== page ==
Make a Donation

Consider making a donation to support SHAKSPER.

Subscribe to Our Feeds

Current Postings RSS

Announcements RSS

Home :: Archive :: 2001 :: March ::
Re: Kermode (Tempest Reference)
The Shakespeare Conference: SHK 12.0655  Tuesday, 20 March 2001

[1]     From:   Larry Weiss <
 This e-mail address is being protected from spambots. You need JavaScript enabled to view it
 >
        Date:   Friday, 16 Mar 2001 13:00:52 -0500
        Subj:   Re: SHK 12.0637 Re: Kermode (Tempest Reference)

[2]     From:   David Lindley <
 This e-mail address is being protected from spambots. You need JavaScript enabled to view it
 >
        Date:   Friday, 16 Mar 2001 18:06:18 -0000
        Subj:   Re: SHK 12.0637 Re: Kermode (Tempest Reference)


[1]-----------------------------------------------------------------
From:           Larry Weiss <
 This e-mail address is being protected from spambots. You need JavaScript enabled to view it
 >
Date:           Friday, 16 Mar 2001 13:00:52 -0500
Subject: 12.0637 Re: Kermode (Tempest Reference)
Comment:        Re: SHK 12.0637 Re: Kermode (Tempest Reference)

> I agree with Larry Weiss that his use of geographical accuracy to argue
> against a colonialist discourse in the Tempest, and by extension, all
> post colonialist readings and all historicist readings of Renaissance
> lit, is unsupportable.

Did I say that?  Geez!  I shall be more careful in future.

[2]-------------------------------------------------------------
From:           David Lindley <
 This e-mail address is being protected from spambots. You need JavaScript enabled to view it
 >
Date:           Friday, 16 Mar 2001 18:06:18 -0000
Subject: 12.0637 Re: Kermode (Tempest Reference)
Comment:        Re: SHK 12.0637 Re: Kermode (Tempest Reference)

> Actually, the evidence that Shakespeare had closely read the Bermuda
> pamphlets of 1609-10 in writing *The Tempest*, particularly William
> Strachey's "True Reportory", is far stronger than David Lindley
> implies.  There are many verbal parallels, tied in with numerous
> structural and plot parallels.

I've looked again at Dave Kathman's essay, and, I'm afraid, remain
unconvinced.  The evidence that will establish a particular text as a
'source' may take a number of forms.  The easiest is, of course, a
continuous recollection of an original. So, in this play, the fact that
Prospero's 'Ye elves' speech is derived from Ovid's Metamorphoses via
Golding's translation is inescapable. Shakespeare must either have known
it off by heart, or have been referring closely to it as he wrote the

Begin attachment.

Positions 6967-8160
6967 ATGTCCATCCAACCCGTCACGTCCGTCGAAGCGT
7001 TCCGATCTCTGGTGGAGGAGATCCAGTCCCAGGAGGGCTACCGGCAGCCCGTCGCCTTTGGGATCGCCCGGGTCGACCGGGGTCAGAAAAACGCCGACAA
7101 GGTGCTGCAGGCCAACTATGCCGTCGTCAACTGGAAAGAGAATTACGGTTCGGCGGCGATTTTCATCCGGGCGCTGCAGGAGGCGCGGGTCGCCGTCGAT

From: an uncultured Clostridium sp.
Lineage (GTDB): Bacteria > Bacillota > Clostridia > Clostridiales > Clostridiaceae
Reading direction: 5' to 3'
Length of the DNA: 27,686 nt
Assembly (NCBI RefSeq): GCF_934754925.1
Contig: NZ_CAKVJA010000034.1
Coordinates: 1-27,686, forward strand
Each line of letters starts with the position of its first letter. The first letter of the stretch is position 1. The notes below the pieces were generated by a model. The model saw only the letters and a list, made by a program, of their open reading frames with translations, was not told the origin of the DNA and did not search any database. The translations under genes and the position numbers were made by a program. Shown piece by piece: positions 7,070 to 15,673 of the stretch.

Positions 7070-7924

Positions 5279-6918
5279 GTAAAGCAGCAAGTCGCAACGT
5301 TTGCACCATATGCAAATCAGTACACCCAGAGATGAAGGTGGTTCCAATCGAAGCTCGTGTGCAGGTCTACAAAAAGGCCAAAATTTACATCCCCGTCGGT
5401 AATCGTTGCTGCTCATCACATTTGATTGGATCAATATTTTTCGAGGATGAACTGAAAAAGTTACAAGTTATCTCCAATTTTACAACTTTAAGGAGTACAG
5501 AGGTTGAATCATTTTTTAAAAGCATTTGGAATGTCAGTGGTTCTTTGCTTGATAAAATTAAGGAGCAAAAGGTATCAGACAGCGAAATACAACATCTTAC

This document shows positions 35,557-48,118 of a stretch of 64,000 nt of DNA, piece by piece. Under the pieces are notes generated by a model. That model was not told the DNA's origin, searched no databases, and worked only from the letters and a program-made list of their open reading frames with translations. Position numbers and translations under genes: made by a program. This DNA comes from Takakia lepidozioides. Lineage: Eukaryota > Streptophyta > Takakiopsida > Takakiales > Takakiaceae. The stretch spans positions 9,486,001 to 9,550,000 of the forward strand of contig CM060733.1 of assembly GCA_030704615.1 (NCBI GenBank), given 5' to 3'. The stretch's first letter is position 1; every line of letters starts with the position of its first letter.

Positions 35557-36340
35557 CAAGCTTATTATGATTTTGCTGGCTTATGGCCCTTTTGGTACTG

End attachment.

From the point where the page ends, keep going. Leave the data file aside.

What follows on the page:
speech.  Dave Kathman's argument for the Strachey letter is rather that
accumulation of a number of small details generates a constellation of
ideas and phrases only to be found in that particular source and in The
Tempest.  There is, of course, a potential here for a circularity of
argument - as indeed Dr Kathman recognises - in that some of the
parallels he cites are fairly tangential, and could only be entertained
if one first accepts the larger contention that Shakespeare had read the
Strachey letter closely.  I would want to argue that this is the case
for virtually all the instances he collects.

So, for example, he cites Strachey's 'we... had now purposed to have cut
down the Maine Mast' as a parallel to the boatswain's 'Down with the
topmast',  but apart from the consideration that this must have been a
necessary action in any storm, one might think that Ovid's Metamorphoses
11. l. 158 in Golding's translation, which reads 'Anon the Master cryed
strike the toppesayle, let the mayne / Sheete flye' is both rather
closer, and derived from a source which undoubtedly Shakespeare was
consulting as he wrote the play.

Kathman cites Strachey's 'Prayers might well be in the heart and lips'
as precedent for the mariner's cry 'to prayers! To prayers', but, again,
this is part of standard storm description, and can be found, for
example, in Newton's translation of Seneca's Agamemnon: 'To prayer then
apace we fall, when other hope is none'.  The description of St. Elmo's
fire in Ariel's speech, which Mowat also considers 'echoes only Strachey
amongst the play's recognised infracontexts', has, to my mind, a analogy
at least as close in Erasmus's Colloquy, 'Naufragium', where (in a
modern translation) 'the blazing ball slid down the ropes and rolled
straight up to the skipper ... After stopping there a moment, it rolled
the whole way round the ship, then dropped through the middle hatches
and disappeared'. (There are one or two other possible parallels to this
source in the play.)

Overall, I would still stand by my feeling that whilst the Strachey
letter is a *possible* source for The Tempest, it is not a *necessary*
source, in the way that Ovid or Montaigne both are, nor does it provide
a particular point of reference in the way that The Aeneid does.

In the end, of course, it's very much a matter of individual judgement -
members of this list might very well, and properly, be more convinced
than I.  Greenblatt famously characterised source hunting as 'the
elephant's graveyard' of literary criticism - and what is most
interesting, and most important, are the kinds of investment one brings
to tracking down sources, and the different kinds of consequence one
draws from their recognition.

David Lindley
Professor of Renaissance Literature
School of English
University of Leeds
 

©2011 Hardy Cook. All rights reserved.